2013: Susan Cain
Susan Cain's book, Quiet: The Power of Introverts in a World That Can't Stop Talking has sparked a genuine national conversation about introverts, who comprise a third to a half of every workplace and classroom, and whose natural talents we can no longer afford to waste. Quiet is an instant New York Times bestseller, has been translated into 30 languages, and is one of the most talked about books of 2012.
2012: William Kamkwamba
William Kamkwamba co-wrote the New York Times best-seller The Boy Who Harnessed the Wind: Creating Currents of Electricity and Hope. The story chronicles how the now 25-year-old Kamkwamba brought electricity and the promise of a better life to his family and village in Malawi. Kamkwamba is currently a student at Dartmouth College. His story has been featured in The Wall Street Journal as well as on Good Morning America, The Daily Show, CSPAN Book-TV and NPR. A 2007 TED Global Fellow, he has spoken at multiple TED conferences, addressed audiences at the 2008 World Economic Forum, and spoken at schools and universities around the world.
2011: Michael Sandel
Harvard professor Michael Sandel explores the moral ideas behind the world’s most controversial issues in his popular lectures and books, including his latest book, the New York Times best seller Justice: What’s the Right Thing to Do? His undergraduate course in political philosophy, Justice, regularly attracts more than 1,000 students and is the first Harvard course to be made freely available online and on public television.
2010: Elizabeth Royte
Acclaimed author and environmental journalist Elizabeth Royte is the author of Bottlemania and Garbage Land. A former Alicia Patterson Foundation fellow and recipient of Bard College's John Dewey Award for Distinguished Public Service, Royte's writing on science and the environment has appeared in Harper's, The New Yorker, National Geographic, Outside, New York TimesMagazine and other national publications.
2009: Greg Mortenson
Mortenson is the co-founder of Central Asia Institute, a nonprofit that builds rural schools in Pakistan and Afghanistan, and Pennies For Peace, which connects 2,700 American schools with struggling students abroad. He co-authored Time Magazine’s Asia Book of the Year, Three Cups of Tea, which remained on the New York Times Bestseller list for more than 100 weeks, with six months at the No. 1 spot.
2008: David Quammen
Quammen is a science journalist, nonfiction author and (former) novelist who has spent most of his life in Montana. He travels on assignment for various magazines, usually to jungles, deserts or swamps. His accustomed beat is the world of field biology ecology, evolutionary biology, and conservation, though he also occasionally writes about travel, history and outdoor sports.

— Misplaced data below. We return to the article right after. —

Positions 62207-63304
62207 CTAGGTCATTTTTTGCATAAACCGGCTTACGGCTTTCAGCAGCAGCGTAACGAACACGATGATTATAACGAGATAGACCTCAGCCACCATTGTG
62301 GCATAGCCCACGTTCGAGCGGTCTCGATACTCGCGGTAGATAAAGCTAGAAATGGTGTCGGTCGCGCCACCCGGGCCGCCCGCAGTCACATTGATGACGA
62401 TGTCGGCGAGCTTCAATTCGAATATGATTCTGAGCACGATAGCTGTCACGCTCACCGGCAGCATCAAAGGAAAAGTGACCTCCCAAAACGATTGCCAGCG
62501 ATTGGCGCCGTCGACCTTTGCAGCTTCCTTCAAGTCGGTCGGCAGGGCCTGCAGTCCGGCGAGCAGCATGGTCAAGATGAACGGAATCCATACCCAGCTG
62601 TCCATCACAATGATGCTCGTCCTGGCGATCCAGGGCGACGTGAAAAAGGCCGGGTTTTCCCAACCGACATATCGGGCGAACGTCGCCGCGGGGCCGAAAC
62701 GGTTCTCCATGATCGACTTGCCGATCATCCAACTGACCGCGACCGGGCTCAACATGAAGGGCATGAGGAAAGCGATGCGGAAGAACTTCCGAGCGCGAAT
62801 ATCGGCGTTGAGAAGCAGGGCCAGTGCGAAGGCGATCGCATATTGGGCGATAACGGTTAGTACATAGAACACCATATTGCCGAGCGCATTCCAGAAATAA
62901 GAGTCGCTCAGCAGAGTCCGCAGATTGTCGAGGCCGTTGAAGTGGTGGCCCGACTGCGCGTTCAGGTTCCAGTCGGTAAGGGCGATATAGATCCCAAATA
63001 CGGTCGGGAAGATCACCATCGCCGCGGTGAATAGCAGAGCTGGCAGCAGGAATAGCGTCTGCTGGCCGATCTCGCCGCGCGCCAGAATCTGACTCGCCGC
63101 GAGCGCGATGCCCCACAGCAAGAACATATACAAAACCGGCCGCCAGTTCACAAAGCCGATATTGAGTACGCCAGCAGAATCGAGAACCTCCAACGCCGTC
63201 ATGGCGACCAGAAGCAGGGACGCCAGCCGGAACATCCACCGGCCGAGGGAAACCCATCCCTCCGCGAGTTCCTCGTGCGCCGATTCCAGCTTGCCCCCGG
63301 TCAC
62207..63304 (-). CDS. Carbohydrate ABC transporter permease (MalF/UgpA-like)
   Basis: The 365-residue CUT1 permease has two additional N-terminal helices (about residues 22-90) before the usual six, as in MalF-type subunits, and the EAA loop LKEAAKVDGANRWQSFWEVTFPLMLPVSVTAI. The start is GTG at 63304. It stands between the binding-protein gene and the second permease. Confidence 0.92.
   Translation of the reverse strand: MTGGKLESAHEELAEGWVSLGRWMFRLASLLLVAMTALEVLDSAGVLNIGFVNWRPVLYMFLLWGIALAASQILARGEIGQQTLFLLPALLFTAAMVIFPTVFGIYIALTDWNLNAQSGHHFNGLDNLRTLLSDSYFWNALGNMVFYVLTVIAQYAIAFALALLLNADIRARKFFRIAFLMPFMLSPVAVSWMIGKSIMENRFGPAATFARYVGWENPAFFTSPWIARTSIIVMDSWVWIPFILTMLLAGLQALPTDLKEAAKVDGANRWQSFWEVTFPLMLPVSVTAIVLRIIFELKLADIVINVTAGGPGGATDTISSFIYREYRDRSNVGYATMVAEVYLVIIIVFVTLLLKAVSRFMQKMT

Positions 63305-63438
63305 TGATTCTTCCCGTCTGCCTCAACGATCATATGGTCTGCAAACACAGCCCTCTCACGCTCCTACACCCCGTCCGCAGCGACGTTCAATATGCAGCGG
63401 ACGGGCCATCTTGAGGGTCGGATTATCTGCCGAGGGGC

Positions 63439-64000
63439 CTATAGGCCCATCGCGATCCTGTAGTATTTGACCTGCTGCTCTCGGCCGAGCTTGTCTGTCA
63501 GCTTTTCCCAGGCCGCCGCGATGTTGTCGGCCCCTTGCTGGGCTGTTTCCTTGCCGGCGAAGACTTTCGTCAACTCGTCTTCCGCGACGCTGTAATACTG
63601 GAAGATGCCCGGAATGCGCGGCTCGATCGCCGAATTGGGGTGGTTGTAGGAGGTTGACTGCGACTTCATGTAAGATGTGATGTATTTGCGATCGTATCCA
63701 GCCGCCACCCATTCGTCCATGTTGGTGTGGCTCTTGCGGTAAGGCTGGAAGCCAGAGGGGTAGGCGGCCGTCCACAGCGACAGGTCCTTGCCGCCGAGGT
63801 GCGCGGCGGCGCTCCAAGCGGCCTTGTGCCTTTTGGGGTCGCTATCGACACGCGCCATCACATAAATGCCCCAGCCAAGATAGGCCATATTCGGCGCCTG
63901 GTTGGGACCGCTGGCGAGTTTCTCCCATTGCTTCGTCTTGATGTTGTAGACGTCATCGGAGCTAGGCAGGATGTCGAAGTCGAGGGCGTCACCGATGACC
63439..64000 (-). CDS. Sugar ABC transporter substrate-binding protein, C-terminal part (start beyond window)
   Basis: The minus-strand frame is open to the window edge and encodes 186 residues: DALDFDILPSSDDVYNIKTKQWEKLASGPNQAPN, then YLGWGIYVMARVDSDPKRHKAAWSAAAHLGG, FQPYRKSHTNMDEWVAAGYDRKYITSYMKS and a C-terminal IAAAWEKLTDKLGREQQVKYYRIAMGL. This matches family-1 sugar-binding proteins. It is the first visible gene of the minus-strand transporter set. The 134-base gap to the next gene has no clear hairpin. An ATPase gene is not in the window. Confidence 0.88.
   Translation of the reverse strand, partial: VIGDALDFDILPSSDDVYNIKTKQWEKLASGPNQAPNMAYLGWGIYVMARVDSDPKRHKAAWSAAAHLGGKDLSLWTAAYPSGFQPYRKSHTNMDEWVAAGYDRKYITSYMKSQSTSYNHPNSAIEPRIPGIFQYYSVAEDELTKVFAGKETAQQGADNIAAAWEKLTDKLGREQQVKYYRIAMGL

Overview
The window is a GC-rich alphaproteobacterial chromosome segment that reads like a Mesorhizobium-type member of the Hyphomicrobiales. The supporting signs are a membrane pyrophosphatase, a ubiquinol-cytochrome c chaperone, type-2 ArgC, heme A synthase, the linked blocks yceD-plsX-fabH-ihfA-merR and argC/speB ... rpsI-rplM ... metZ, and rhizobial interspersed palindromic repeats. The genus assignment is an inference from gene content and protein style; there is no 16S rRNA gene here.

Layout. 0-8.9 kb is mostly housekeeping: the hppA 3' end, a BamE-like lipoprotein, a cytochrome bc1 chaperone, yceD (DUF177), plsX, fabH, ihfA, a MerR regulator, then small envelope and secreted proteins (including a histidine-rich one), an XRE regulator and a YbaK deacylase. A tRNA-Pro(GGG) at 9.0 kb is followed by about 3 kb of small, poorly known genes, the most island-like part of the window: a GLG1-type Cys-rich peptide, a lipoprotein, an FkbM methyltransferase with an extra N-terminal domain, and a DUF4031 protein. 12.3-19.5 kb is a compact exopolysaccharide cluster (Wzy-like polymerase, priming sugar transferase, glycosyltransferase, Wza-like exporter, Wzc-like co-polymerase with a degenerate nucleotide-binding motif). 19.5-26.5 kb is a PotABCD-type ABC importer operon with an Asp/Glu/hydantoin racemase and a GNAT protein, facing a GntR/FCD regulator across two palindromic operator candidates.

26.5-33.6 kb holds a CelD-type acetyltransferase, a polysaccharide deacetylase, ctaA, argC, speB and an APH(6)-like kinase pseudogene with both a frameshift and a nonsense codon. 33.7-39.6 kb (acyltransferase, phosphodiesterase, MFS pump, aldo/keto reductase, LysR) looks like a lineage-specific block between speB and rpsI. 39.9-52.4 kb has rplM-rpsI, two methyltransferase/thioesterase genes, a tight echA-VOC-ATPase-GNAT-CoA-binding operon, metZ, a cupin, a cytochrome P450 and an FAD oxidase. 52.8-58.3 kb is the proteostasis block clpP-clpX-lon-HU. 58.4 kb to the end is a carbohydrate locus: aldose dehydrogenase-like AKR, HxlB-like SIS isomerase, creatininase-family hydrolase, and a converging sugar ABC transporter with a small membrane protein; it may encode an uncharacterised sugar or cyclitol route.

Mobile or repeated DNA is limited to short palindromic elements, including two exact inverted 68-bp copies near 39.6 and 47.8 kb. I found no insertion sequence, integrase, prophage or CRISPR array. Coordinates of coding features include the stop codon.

2007: President Barbara R. Snyder
Barbara R. Snyder, who began her academic career in higher education in the Case Western Reserve University School of Law, was elected president of Case Western Reserve in December 2006 and began her tenure as the first woman to hold the office on July 1, 2007. Her official investiture ceremony as president was part of the university's fall convocation in 2007.
2006: Michael Ruhlman
Ruhlman was born in 1963. He grew up in Ohio and graduated from the University School in Cleveland in 1981. He is a chef himself and has written a number of books dealing with food and cooking. A writer of nonfiction books, he also focuses on the search for perfection in a number of different fields and crafts.
2005: Tracy Kidder
Kidder was born in New York City in 1945 and attended Harvard College, where he earned an AB in 1967. He served as first lieutenant in Vietnam and was awarded a bronze star. After his tour of duty, Kidder obtained an MFA from the University of Iowa, where he participated in the Writers' Workshop, a program known for the literary luster of both its staff and alumni. His writing has been prolific and outstanding, earning a Pulitzer and a National Book Award in 1982 and the Robert F. Kennedy Book Award in 1989.
2004: Helen Thomas
Thomas defined the way modern reporters cover presidents, from the glowing months of John F. Kennedy's Camelot, through the dark years of Watergate, all the way up to the dawn of the new millennium and the Internet age. A Hearst newspaper columnist who served for 57 years as a correspondent for United Press International and White House bureau chief, Thomas reached the White House by sheer will: she marched into the press room on Kennedy’s Inauguration Day and never left. And it was during this first White House assignment that Helen began closing presidential press conferences with "Thank you, Mr. President."
2003: Oliver Sacks, MD
Sacks, dubbed the “poet laureate of medicine” is an explorer of the human mind. A physician and scientist, he has made a career of probing into the most puzzling, troubling—and extraordinary—corners of neurology. His work describing and treating patients suffering from conditions ranging from color blindness to Tourette’s syndrome has generated valuable insight into the human brain and its limitless capacity for adaptation. Dr. Sacks has written nine books on his life and work, including the international bestsellers Awakenings and The Man who Mistook his Wife for a Hat.